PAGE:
The Python Import Name Game

While working on Nexus, my current project, I ran into a really strange error. I had just finished rewriting all of the database models I was planning to use and wanted to do a basic consistency check. The structure of the package was as follows:

    models/       # SQLAlchemy Base and misc    # Models related to RSS feeds    # Generic models    # User-related models
        ...         # lots of other models
     # View for subscriptions

I wrote the subscription code as a test of the models, since it had to touch most of them in order to get a user subscribed to a feed. When I wrote a script to try executing the subscription code I found that it had an import error loading nexus.models.db. It seemed strange, so I opened up an interpreter and tried doing some imports:

>>> import nexus
>>> import nexus.db
>>> import nexus.ui.views.subscribe
Traceback (most recent call last):  
  File "<stdin>", line 1, in <module>
  File "nexus/ui/views/", line 2, in <module>
    import nexus.models.feeds as feeds
  File "nexus/models/", line 6, in <module>
    from nexus.models.db import Base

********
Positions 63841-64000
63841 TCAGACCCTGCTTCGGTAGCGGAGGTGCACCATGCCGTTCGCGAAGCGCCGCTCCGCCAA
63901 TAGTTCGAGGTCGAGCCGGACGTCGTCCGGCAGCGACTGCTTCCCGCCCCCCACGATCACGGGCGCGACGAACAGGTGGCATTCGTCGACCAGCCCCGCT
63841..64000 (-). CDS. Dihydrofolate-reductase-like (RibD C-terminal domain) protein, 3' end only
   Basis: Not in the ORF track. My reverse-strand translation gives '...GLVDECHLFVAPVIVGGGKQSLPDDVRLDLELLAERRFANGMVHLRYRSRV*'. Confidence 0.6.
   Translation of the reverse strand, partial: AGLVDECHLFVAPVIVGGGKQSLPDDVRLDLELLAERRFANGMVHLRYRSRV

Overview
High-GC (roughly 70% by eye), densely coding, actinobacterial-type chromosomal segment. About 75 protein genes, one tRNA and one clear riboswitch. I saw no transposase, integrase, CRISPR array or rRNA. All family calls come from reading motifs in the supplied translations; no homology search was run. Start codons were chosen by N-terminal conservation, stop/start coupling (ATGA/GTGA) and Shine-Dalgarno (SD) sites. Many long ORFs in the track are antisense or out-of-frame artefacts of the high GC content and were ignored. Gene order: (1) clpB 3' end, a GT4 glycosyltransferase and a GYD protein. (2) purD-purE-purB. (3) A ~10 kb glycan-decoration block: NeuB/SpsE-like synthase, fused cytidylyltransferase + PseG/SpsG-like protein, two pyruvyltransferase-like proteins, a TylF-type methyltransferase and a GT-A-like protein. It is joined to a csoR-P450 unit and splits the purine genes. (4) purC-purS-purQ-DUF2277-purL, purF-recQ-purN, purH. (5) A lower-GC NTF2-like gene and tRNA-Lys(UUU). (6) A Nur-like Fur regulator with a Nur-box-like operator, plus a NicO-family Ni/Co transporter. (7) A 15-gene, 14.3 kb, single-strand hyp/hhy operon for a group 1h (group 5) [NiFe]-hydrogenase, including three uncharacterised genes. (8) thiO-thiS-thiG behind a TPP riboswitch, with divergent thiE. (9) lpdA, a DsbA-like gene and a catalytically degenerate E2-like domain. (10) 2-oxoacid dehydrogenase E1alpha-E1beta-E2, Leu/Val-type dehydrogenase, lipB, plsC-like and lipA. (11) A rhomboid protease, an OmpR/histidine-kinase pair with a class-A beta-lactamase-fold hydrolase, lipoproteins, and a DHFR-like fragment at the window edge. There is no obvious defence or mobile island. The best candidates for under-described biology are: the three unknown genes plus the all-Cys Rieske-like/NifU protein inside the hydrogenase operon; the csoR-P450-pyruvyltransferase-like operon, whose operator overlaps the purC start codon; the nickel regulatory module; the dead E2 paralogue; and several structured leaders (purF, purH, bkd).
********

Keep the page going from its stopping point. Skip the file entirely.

File "nexus/models/", line 14, in <module>
    from nexus.models.db import Base
ImportError: No module named db  

At first I'd been assuming that I had a circular reference somewhere, but when I looked there definitely wasn't on. That was cemented by the fact that I had already imported the module that it couldn't find. The bigger mystery, which turned out to be the key to the whole thing, was why was importing on the line where it should have been importing nexus.models.db. I spent a while investigating assuming that the stack trace was somehow missing something because python imports are a really complicated sub-system. I tried deleting the .pyc files since I've had problems with old pyc files from now-deleted py files causing issues. I tried deleting every file in the project except the ones necessary for the code to run, and as a last ditch effort after reading this import-related bug report I tried changing all of my from X import Y style imports to import X.Y as Y, but no luck.

What turned out to be the problem was that from nexus.models.db import Base was interpreted as a relative import inside of the nexus.models package. does not have an attribute called db which is a model that could be imported, so the import fails.

Lesson Learned: Do not name a python module the same thing as the root package, especially if you're planning to import that module from within the same package.